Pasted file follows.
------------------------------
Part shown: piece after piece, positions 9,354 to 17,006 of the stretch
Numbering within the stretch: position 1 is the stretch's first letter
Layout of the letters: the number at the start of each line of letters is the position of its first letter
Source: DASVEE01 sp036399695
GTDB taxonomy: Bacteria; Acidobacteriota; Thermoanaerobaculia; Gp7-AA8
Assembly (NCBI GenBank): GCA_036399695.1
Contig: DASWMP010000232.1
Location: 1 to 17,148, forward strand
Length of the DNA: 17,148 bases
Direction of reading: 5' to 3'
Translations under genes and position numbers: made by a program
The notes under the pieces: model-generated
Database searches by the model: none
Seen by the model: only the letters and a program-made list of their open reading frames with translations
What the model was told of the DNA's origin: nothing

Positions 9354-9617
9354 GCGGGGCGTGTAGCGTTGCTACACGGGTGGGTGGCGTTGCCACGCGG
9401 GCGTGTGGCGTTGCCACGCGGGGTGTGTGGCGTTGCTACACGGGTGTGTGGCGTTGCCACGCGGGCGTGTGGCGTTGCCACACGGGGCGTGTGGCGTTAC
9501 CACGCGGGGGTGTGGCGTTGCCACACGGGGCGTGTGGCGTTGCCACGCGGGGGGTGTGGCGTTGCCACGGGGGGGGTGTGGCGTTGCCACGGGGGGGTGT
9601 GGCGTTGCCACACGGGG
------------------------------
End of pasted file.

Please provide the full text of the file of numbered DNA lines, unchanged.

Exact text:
Part shown: piece after piece, positions 9,354 to 17,006 of the stretch
Numbering within the stretch: position 1 is the stretch's first letter
Layout of the letters: the number at the start of each line of letters is the position of its first letter
Source: DASVEE01 sp036399695
GTDB taxonomy: Bacteria; Acidobacteriota; Thermoanaerobaculia; Gp7-AA8
Assembly (NCBI GenBank): GCA_036399695.1
Contig: DASWMP010000232.1
Location: 1 to 17,148, forward strand
Length of the DNA: 17,148 bases
Direction of reading: 5' to 3'
Translations under genes and position numbers: made by a program
The notes under the pieces: model-generated
Database searches by the model: none
Seen by the model: only the letters and a program-made list of their open reading frames with translations
What the model was told of the DNA's origin: nothing

Positions 9354-9617
9354 GCGGGGCGTGTAGCGTTGCTACACGGGTGGGTGGCGTTGCCACGCGG
9401 GCGTGTGGCGTTGCCACGCGGGGTGTGTGGCGTTGCTACACGGGTGTGTGGCGTTGCCACGCGGGCGTGTGGCGTTGCCACACGGGGCGTGTGGCGTTAC
9501 CACGCGGGGGTGTGGCGTTGCCACACGGGGCGTGTGGCGTTGCCACGCGGGGGGTGTGGCGTTGCCACGGGGGGGGTGTGGCGTTGCCACGGGGGGGTGT
9601 GGCGTTGCCACACGGGG